14,000 BC: Human Migration to the Americas
Agriculture: The Good and the Bad
10,000 BC: Agricultural Revolution
The Origins of Agriculture
The Code of Hammurabi and Other Imagined Realities
Inter-Subjective Reality and Romantic Consumerism
The Human Brain's Outsourcing of Mathematics
Unjust and Imagined Hierarchies
Imagined Hierarchies in History
Culturally Defined Gender
Three Theories of Gender Domination
The Direction of Humankind: Global Unity
The Essence of Money
The History of Money
The Historical Definition of Empire
The Relationship between Science, European Imperialism and Capitalism
Science, Capitalism and European Imperialism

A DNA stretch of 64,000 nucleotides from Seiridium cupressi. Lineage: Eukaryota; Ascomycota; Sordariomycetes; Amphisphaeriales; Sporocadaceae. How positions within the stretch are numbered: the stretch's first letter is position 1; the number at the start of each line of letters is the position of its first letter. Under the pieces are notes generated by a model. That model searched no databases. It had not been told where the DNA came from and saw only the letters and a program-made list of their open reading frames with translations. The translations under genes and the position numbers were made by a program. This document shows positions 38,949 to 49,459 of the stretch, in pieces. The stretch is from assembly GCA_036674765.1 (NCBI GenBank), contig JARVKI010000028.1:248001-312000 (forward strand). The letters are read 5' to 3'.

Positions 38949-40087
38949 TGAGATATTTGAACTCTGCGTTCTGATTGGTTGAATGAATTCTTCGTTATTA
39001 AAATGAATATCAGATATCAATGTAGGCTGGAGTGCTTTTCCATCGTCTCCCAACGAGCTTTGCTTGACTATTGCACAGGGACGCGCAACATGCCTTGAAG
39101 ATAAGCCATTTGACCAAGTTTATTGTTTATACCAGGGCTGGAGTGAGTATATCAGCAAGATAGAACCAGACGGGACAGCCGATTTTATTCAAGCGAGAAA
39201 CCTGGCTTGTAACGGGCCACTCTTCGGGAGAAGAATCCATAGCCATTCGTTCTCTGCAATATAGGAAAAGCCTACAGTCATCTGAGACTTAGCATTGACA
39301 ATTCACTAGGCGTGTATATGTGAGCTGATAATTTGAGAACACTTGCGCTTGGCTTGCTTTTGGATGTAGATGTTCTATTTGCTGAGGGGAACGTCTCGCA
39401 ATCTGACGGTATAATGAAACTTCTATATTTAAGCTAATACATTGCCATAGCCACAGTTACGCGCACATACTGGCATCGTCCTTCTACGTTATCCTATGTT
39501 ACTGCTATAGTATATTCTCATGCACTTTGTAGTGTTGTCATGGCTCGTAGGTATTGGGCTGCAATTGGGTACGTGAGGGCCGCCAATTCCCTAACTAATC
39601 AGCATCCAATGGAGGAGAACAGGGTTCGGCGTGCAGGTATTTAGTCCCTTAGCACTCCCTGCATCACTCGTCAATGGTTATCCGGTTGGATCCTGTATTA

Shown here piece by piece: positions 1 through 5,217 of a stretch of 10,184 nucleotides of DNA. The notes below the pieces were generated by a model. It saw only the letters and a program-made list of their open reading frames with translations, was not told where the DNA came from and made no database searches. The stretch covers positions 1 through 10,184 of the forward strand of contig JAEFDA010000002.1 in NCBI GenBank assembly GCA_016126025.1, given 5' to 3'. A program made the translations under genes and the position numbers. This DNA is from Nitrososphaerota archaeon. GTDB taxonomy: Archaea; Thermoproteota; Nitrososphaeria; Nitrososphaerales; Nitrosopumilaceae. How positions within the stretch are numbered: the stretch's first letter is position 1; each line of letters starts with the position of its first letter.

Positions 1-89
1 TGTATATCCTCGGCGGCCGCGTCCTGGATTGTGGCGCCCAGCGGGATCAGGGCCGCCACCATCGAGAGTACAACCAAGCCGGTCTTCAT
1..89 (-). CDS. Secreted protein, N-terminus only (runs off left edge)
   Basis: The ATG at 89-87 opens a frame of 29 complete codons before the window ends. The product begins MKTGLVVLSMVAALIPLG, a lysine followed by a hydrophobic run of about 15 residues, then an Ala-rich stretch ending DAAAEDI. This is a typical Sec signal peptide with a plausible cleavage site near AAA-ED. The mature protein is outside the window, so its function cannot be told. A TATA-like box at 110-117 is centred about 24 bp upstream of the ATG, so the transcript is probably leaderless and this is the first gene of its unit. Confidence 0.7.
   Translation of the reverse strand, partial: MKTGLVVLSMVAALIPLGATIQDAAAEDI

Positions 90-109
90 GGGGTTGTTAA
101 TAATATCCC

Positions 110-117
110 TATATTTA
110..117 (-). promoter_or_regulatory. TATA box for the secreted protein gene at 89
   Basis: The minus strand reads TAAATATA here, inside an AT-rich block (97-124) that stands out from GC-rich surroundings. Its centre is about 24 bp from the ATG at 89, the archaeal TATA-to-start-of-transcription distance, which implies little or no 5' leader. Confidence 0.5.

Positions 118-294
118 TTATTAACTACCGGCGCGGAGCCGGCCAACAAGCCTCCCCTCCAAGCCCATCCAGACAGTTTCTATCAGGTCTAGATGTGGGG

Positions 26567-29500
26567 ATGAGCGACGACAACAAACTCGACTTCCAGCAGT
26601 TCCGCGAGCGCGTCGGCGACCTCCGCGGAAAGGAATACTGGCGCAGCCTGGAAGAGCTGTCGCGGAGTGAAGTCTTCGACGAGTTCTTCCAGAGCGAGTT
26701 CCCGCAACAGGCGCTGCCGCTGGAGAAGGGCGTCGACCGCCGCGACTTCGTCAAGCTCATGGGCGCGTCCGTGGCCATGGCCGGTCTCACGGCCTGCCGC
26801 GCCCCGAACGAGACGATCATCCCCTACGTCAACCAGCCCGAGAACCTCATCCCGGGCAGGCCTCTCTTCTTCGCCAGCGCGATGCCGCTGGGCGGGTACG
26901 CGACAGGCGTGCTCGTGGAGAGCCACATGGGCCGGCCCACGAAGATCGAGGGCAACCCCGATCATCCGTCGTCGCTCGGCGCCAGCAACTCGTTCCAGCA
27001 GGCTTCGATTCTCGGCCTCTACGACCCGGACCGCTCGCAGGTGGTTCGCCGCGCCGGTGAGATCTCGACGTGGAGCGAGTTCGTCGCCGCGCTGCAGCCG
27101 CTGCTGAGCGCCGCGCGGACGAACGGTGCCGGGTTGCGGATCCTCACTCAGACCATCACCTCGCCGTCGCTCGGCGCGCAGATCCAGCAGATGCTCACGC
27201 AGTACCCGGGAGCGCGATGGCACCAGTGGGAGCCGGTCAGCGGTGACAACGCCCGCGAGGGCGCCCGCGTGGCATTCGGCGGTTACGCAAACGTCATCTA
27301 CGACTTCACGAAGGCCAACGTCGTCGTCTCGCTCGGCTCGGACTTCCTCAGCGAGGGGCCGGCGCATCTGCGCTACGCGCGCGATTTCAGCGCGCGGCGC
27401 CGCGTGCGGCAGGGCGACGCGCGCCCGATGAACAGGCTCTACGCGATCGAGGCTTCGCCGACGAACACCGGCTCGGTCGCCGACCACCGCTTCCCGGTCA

Columbus: Last Man of the Middle Ages, Vespucci: First Man of the Modern Age
European Empires, Science, and Capitalism
How Capitalism is Based on Trust in the Future
On the Interdependence of Science and Capitalism
How Capitalism Enabled Small European Countries to Explore and Conquer the World
The Relationship Between Capitalism, the Slave Trade, and Free Market Forces
Industrialization, Energy and Raw Materials
The Second Agricultural Revolution and its Effect on Animal Treatment
The Ethics of Capitalism and Consumerism
On Limitless Energy Resources and the Hegemony of Modern Time Schedules
State/Market vs. Family/Community
Humankind's Rigid and Violent Past, and Flexible and Peaceful Present
Reasons for Our Current Unprecedented Era of International Peace
Three Theories on the History of Happiness
Psychological and Biological Happiness
Measuring Human Happiness
The Future of Cyborgs and Robots
What Do We Want to Want?